I don't know about you, but I've noticed the demise of a lot of movie rental shops in recent times. I can only guess it's the combined impact of Netflix, Redbox and other internet streaming tools that have made it difficult for these shops to survive, especially in this economy. So a few weeks ago, I was all in the mood to watch a movie and I didn't have anything in from Netflix that I hadn't watched and the nearest Redbox was a half a mile away (that's far when you live in Manhattan) and I thought— maybe, just maybe, there's actually a movie rental shop in my neighborhood. I Googled it and found a super shop called World of Video. (It's such a straightforward title that it sounds ironic and hipster.)
World of Video is located a convenient 5-minute walk from my front door (awesome) and boasts more than 30,000 titles (wow), including a collection of silent films. Because of the vastness of the collection, it's a natural place to go when you're looking for something obscure, which, in fact, I was. I was looking for one of my absolute favorite movies, The Out-of-Towners remake from 1999 with Steve Martin and Goldie Hawn. For some reason, this movie seems to be so difficult to find. Netflix doesn't even have it in stock! (Say wha?!) I walked in, and the friendly staff at World of Video pulled it off the shelf within seconds. Admittedly, they did rib me when I said it was one of my favorites and asked me if I've seen the original. (I'll be honest, I haven't.) The guys behind the counter are serious movie watchers. There is a poster for each staff member on the front of the counter that has their names and their top 10 favorite movies. They recommend titles and I hear they have specialties. (Here's an article about the store.)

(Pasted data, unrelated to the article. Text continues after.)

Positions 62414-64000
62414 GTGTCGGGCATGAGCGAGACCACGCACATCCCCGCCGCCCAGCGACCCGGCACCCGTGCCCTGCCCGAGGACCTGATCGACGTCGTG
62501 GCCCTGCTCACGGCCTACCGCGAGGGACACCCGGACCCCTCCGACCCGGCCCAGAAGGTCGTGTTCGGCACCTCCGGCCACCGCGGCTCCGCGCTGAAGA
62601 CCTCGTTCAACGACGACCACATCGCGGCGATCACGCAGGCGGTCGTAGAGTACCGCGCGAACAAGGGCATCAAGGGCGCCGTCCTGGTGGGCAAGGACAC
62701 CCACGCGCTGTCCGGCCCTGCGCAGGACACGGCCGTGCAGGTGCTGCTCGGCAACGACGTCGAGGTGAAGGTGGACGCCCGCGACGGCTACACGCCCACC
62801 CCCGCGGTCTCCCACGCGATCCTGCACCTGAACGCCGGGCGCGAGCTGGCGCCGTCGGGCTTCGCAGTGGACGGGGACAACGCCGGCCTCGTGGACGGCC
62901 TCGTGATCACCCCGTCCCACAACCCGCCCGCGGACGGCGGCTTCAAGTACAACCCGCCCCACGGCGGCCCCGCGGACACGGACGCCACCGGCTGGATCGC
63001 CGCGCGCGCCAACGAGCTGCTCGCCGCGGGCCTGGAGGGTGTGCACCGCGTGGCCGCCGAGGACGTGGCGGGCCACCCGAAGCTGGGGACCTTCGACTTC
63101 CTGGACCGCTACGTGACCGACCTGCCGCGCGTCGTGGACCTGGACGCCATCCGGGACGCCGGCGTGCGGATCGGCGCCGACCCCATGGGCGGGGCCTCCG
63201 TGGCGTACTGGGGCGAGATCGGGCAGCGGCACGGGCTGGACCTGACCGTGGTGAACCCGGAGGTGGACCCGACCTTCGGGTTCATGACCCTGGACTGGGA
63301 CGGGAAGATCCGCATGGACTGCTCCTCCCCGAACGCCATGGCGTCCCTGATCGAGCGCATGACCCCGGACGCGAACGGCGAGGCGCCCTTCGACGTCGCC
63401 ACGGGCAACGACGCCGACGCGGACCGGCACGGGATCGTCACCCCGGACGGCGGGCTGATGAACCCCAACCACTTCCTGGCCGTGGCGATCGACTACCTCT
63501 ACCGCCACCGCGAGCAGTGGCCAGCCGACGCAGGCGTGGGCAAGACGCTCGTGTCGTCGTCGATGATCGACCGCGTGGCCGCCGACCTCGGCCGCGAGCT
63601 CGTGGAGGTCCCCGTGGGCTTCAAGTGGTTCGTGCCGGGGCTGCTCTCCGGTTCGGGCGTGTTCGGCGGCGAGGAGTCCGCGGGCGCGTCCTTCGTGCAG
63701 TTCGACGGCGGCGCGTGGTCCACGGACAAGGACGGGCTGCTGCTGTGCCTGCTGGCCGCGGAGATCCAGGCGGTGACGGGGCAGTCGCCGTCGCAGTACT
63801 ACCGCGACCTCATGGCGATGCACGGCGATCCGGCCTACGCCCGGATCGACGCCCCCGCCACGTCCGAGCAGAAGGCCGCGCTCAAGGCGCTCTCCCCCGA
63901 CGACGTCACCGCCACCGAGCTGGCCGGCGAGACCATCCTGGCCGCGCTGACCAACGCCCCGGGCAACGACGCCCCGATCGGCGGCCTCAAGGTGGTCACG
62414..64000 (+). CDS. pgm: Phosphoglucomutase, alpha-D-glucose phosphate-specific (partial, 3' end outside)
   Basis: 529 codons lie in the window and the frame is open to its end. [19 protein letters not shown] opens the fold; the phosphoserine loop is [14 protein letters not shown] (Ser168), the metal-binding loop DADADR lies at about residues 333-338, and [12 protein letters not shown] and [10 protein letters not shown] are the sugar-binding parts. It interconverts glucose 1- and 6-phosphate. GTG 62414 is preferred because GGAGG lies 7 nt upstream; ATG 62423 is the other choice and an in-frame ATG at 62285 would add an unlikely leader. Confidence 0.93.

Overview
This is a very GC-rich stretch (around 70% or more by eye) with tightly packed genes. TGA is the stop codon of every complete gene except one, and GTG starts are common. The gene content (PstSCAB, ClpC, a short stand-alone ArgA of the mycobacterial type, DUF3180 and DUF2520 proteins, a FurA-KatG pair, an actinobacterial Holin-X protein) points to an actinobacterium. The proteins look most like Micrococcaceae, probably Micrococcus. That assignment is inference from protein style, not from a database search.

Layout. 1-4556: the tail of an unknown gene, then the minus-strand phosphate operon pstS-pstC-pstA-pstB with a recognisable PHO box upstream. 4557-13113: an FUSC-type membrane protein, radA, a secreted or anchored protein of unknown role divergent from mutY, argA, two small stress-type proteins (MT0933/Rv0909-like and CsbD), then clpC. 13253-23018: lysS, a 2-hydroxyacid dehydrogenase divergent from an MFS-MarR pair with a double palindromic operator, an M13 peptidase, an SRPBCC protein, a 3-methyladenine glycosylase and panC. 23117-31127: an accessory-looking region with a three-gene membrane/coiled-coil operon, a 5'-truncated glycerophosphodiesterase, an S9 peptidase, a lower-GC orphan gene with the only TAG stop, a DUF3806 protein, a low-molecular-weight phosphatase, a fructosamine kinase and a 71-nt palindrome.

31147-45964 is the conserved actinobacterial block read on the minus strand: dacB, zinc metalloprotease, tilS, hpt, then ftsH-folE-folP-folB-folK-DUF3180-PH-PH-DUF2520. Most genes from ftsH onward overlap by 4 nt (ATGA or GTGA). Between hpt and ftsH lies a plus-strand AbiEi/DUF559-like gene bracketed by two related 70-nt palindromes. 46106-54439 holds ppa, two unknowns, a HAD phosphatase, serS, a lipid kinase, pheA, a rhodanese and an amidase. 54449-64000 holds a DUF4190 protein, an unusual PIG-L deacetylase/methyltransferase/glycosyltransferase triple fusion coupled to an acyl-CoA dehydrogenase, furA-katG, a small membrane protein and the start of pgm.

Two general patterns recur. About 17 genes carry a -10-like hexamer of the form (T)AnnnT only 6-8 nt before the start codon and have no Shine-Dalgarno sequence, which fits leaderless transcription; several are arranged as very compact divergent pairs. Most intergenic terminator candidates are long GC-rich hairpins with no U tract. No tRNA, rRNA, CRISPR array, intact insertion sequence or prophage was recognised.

The only problem is that it's pricey— $5 for a one-night rental. You can buy an annual membership (first year, just less than $22) that comes with a few free rentals and then rentals are $4.75. Or you can buy rentals in bulk for cheaper. Even at these prices, it doesn't feel like a rip-off, since they are a specialty shop in a business that's changing, and they're paying West Village rent.